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Forget UNESCO - Everton's new stadium proposal is perfect for the City of Liverpool; Royal Blue - Liverpool are at risk of losing their World Heritage Status, but that shouldn't bother Everton.

Byline: Adam Jones

Liverpool are at risk of losing their World Heritage Status after UNESCO expressed their concerns to the city council recently.

And, let's be clear about something right from the start,Everton'snew stadium is not the sole reason behind this.

The city's status has been on the 'danger' listever since Peel's 30-year Liverpool Water project was approved in 2012 - eight years after Liverpool was granted its world heritage accolade.

That was long before a potential move for the Blues toBramley-Moorewas in the pipeline, and even now the club's role in this discussion might not be as it seems.

As it stands, Everton are ready to enter the second stage of public consultation on July 26 which will go into incredible detail of the finer intricacies of plans - including finally showing off designs to the public.

Liverpool on the brink of losing World Heritage Status

After that, the club will then be submitting their planning application before the end of the year.

So, with approval still not technically passed over a potential Everton move to Bramley-Moore, the council have rightly been reluctant to include the stadium in their world heritage plans.

And that is where UNESCO's problem lies - but it shouldn't.

In fact, the club have shown countless times over the process of consulting with the public over their new ground about how important it is to keep the historic aspects of the location in place and even enhance them in a lot of ways.

The development will respect the on-site heritage, retaining the listed dock wall, revealing unseen historic features and maintaining a historic water course through the development of a water channel.

The Blues are also restoring and bringing back into public use a hydraulic tower on the site, although the exact purpose of the structure in the future is yet to be revealed.

Everton do care about the historic nature of the dock, whether or not UNESCO think otherwise.

And, when it comes down to the city having world heritage status or having a newly-built, state-of-the-art stadium on its waterfront among a wider regeneration of an important area - then it's no contest.

Liverpool has had World Heritage Status since 2004, meaning developments such as the M&S Bank Arena on the city's waterfront didn't have to go through the same stringent process.

For the time being, Bramley-Moore Dock is closed to the public. Its use to the city of Liverpool as a whole is minuscule at the very best.

The Blues propose to breathe new life into this historic part of the city, allowing people to come back and explore forgotten and run-down areas and discover places they might not have visited before right on their own doorstep.

Rail seating, safe standing and why Everton have included it in Bramley-Moore dock plans

The regeneration of the whole area will bring thousands of jobs and bring a dead area of the city back to life - while attracting a new wealth of visitors to the area once the project is complete.

What's not to like?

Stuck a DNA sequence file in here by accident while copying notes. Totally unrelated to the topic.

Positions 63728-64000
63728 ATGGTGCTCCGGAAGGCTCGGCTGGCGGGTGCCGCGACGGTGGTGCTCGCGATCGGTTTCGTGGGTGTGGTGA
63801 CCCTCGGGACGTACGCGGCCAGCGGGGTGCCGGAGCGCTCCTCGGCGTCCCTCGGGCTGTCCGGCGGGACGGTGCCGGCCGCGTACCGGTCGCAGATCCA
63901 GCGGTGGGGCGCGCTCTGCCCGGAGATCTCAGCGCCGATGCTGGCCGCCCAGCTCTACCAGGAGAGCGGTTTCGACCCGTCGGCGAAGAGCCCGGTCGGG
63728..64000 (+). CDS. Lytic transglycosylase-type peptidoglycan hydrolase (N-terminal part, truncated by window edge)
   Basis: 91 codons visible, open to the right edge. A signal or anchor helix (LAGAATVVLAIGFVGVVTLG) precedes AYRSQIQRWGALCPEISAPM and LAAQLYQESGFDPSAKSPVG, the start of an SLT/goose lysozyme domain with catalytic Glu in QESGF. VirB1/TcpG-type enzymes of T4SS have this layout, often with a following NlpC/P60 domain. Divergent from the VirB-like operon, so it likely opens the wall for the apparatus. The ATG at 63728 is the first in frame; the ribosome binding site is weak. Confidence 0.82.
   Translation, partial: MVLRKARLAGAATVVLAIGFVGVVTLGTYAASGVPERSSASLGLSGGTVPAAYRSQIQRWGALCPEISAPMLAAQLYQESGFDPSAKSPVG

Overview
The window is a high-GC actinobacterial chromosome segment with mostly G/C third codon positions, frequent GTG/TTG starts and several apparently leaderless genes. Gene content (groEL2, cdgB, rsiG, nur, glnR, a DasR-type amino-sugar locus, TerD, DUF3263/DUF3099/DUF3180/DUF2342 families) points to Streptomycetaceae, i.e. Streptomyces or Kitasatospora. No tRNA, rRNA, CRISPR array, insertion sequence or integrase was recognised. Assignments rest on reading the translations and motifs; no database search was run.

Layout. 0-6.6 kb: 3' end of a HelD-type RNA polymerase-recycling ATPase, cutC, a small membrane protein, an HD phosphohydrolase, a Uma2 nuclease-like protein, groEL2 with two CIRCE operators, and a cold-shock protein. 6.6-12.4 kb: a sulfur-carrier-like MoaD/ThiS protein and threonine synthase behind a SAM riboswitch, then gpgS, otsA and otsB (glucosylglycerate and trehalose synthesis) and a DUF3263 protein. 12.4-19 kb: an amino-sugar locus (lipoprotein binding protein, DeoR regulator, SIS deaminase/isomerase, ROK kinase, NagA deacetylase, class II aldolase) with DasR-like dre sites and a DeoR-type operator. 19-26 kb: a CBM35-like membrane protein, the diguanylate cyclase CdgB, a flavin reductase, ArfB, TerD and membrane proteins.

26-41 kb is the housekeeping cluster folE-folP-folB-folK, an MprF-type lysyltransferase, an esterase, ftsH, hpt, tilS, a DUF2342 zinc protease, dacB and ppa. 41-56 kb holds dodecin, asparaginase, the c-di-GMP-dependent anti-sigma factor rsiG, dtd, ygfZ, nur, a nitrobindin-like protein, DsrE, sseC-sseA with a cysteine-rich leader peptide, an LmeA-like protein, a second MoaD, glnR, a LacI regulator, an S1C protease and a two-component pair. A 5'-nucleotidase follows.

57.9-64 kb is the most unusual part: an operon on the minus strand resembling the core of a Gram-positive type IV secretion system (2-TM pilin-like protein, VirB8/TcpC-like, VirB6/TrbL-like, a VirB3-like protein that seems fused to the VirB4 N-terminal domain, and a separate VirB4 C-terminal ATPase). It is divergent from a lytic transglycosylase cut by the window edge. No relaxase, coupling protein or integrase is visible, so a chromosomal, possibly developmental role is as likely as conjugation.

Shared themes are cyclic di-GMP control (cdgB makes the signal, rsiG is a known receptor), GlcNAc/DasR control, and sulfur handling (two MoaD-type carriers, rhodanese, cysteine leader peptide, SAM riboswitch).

Despite Everton making clear their plans to keep the historical aspects of their proposed new home in tact at the very least, UNESCO don't seem to be taking that into account.

The club cannot let that affect them at all, and they won't.

In the grand scheme of things, what does having world heritage status mean for the city of Liverpool?

It won't bring in jobs or investment - but the right generation of the parts of the city which need it most certainly will do that. And let's not forget how important Everton have been in this particular project.

Peel's Liverpool Waters project is set to take decades to fully complete. And the northern docks - Nelson and Bramley-Moore - were going to be the last to be developed.

That's until the Blues stepped in.

Darren Lawless, development director at Peel Land and Property, said: "The opportunity to bring forward development at the northern end of Liverpool Waters wouldn't be possible within the same timeframe without the interest that we do have from Everton.

"Subject to all the necessary consents, planning etc, it will be a gamechanger, not only for Liverpool Waters but for the wider area of North Liverpool.

Everton's Bramley-Moore stadium plans to include rail seating as Toffees prepare for 'safe standing'

"In really simple terms, without that interest and that commitment from the football club, then that area of site probably wouldn't be called upon or have the ability to be developed for a number of years.

"So it (the stadium) does absolutely turbocharge the delivery of that area of the site."

If the only downside to all this positivity is Liverpool losing its World Heritage Status, then it's a small price to pay.

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CAPTION(S):

Credit: Colin Lane / Liverpool Echo

Pictured is Bramley-Moore Dock, the proposed site for Everton's new stadium

Credit: Jason Roberts

Bramley Moore Dock the proposed site for Everton's new stadium.
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Title Annotation:Sport
Publication:Crosby Herald (Liverpool, England)
Date:Jun 29, 2019
Words:832
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